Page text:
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April 1, 2007
Security-Related April Fool's Jokes
My favorite so far: "Window Transparency Information Disclosure."
An information disclosure attack can be launched against buildings that make use of windows made of glass or other transparent materials by observing externally-facing information through the window.
There's also "Technology retrieves sounds in the wall":
Every wall in a room is made up of millions and millions of atoms. Each atom is a collection of electrons, protons and neutrons - all electrically charged and constantly moving.
When anyone inside the four walls of a room speaks, the sound carries energy that travels in waves and hits the walls. When this voice energy hits the atoms in a wall the electrons and protons are disturbed.
Each word spoken hits the atoms with a different energy level and disturbs the atoms differently.
Scientists have worked on the software and technology that can measure how each atom has been disturbed and match each unique disturbance with a unique word.
The technology virtually "replays" the sequence of words that have been spoken inside the walls. It's like rewinding a tape recorder and you can go as far back in history as you want.
If you find any others, please post them in the comments. This is the canonical list of April Fool's jokes on the web.
EDITED TO ADD (4/1): "Threat Alert" Jesus.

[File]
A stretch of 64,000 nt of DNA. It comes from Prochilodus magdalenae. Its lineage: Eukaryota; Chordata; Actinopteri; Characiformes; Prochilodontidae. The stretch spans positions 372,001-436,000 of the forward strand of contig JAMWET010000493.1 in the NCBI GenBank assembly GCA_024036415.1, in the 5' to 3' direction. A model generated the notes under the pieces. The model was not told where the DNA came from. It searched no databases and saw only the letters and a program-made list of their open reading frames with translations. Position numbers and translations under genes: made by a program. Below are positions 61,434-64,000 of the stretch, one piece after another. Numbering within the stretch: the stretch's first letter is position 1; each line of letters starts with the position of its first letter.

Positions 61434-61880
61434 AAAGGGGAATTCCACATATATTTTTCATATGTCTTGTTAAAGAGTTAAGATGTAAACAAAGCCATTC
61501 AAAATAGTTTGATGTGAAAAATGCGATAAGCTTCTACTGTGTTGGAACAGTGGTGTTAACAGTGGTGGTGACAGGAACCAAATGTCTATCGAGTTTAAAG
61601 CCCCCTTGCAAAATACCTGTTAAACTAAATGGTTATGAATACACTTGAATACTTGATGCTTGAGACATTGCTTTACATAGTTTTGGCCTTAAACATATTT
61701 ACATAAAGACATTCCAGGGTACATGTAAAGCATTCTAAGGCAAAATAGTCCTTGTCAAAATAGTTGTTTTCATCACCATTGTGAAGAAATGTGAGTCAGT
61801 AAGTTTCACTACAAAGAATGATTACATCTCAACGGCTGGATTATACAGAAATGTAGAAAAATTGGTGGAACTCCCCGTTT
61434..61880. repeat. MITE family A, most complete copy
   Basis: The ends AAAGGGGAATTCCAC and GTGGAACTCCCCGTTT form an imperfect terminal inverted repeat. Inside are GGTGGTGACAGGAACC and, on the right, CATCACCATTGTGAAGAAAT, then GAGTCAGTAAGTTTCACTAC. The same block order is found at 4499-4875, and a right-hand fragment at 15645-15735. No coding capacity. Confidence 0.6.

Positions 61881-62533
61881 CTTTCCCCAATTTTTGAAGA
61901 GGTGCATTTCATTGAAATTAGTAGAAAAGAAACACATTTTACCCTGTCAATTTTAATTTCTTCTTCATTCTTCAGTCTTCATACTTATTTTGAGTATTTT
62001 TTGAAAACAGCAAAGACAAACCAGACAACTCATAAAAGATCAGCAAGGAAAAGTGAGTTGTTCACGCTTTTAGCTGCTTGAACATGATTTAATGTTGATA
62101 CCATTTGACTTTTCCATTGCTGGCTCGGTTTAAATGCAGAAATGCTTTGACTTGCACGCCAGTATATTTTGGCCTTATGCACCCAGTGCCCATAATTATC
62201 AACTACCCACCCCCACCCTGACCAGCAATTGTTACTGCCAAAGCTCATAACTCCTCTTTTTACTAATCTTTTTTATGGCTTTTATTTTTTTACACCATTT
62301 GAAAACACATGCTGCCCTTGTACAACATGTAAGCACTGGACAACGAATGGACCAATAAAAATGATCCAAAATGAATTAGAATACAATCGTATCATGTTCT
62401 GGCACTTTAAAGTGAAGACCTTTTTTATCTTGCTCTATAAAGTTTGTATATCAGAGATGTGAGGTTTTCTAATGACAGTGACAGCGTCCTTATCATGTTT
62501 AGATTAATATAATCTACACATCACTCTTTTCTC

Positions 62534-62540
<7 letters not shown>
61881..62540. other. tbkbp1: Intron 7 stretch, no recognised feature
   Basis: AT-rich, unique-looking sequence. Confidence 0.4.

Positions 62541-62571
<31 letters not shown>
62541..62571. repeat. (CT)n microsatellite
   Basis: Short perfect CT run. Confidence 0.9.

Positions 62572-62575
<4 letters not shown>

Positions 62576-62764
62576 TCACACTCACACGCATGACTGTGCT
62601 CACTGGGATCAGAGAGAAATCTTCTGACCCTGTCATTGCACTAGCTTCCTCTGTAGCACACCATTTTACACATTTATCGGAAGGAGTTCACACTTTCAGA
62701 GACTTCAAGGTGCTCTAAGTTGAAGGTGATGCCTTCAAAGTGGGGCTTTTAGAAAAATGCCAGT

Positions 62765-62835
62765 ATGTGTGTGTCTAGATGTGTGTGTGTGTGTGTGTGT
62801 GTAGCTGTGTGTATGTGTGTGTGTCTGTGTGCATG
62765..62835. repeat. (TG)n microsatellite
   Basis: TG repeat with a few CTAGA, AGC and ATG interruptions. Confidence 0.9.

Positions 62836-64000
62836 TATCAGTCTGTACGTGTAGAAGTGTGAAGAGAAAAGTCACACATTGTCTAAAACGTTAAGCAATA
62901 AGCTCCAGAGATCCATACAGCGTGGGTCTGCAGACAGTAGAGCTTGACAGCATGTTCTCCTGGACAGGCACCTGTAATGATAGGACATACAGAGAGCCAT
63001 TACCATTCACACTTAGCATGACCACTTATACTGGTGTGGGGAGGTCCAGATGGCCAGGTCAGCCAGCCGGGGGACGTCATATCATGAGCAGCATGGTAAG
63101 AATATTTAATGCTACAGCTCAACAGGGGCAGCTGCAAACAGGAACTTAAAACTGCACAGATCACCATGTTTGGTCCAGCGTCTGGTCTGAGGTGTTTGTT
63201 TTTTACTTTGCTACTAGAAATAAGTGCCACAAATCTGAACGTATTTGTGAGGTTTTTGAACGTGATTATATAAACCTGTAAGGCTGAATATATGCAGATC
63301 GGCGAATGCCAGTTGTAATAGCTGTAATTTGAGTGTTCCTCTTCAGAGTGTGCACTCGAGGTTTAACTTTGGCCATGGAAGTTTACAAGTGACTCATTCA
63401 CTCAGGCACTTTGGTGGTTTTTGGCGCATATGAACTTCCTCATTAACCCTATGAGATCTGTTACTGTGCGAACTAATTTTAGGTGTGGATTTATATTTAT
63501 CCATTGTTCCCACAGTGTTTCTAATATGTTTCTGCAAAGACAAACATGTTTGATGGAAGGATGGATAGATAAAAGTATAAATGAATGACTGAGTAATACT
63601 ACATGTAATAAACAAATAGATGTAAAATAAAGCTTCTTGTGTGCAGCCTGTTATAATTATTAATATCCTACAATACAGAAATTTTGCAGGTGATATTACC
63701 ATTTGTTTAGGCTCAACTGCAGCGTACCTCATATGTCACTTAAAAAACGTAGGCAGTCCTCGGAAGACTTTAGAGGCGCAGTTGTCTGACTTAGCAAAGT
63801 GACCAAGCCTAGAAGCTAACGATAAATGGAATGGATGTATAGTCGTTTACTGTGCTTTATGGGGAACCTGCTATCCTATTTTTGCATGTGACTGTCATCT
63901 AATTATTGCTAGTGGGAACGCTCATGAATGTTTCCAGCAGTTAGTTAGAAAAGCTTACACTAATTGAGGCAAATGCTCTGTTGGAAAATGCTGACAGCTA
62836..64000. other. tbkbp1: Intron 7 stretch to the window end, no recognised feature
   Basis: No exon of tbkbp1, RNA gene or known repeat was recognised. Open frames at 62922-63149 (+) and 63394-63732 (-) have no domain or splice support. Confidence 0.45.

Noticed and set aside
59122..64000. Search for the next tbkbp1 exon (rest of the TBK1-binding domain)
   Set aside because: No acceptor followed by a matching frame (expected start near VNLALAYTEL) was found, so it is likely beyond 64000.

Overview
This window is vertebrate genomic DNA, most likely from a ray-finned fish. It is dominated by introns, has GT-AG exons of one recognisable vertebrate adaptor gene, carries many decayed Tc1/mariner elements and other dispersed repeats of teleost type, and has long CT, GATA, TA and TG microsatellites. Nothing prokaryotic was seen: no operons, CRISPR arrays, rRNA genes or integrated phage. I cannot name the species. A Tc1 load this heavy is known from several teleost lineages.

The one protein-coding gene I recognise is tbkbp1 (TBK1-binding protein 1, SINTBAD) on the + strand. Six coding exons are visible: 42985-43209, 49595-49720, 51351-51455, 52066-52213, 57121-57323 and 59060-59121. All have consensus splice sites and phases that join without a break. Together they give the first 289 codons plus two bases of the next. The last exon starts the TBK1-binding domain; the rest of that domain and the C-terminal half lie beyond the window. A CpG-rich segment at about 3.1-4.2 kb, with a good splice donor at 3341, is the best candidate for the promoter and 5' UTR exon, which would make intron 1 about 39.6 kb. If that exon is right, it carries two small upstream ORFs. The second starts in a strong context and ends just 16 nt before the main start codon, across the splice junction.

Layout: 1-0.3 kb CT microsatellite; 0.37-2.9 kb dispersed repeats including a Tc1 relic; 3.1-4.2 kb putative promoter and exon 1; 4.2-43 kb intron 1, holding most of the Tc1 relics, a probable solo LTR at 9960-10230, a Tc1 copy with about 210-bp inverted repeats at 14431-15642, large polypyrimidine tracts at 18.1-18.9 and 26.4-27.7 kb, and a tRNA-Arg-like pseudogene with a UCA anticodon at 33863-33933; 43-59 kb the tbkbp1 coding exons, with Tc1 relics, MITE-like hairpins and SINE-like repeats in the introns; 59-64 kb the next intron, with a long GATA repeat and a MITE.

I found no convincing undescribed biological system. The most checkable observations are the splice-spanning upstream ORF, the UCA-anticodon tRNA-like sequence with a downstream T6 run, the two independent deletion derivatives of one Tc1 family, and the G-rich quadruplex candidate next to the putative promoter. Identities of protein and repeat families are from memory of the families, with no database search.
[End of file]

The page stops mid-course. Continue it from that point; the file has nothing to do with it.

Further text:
EDITED TO ADD (4/2): And this by Jim Harper.
Posted on April 1, 2007 at 11:23 AM
• 27 Comments
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Threat Alert Jesus is identifiable as a joke in the web page itself. Look at the telephone number - 1-800-555-LORD.
The exchange 555 is a system only exchange, used for long distance information. using any area code (AAA) the phone number of AAA-555-nnnn, where nnnn can be any digits, gets you to the information system for that area code.
The 555 exchange is also used to give phone numbers in movies, television, and radio shows, to be sure that they don't accidentally give a real number to the audience. Think about the harassment situation and resulting legal problems of causing a DOS on a phone line by using it in a movie.
Oh, and think back to the old movies and radio shows in the 30's to 60's. The phone numbers were always KLondike 5-nnnn. Hmmmm. KL5 = 555.
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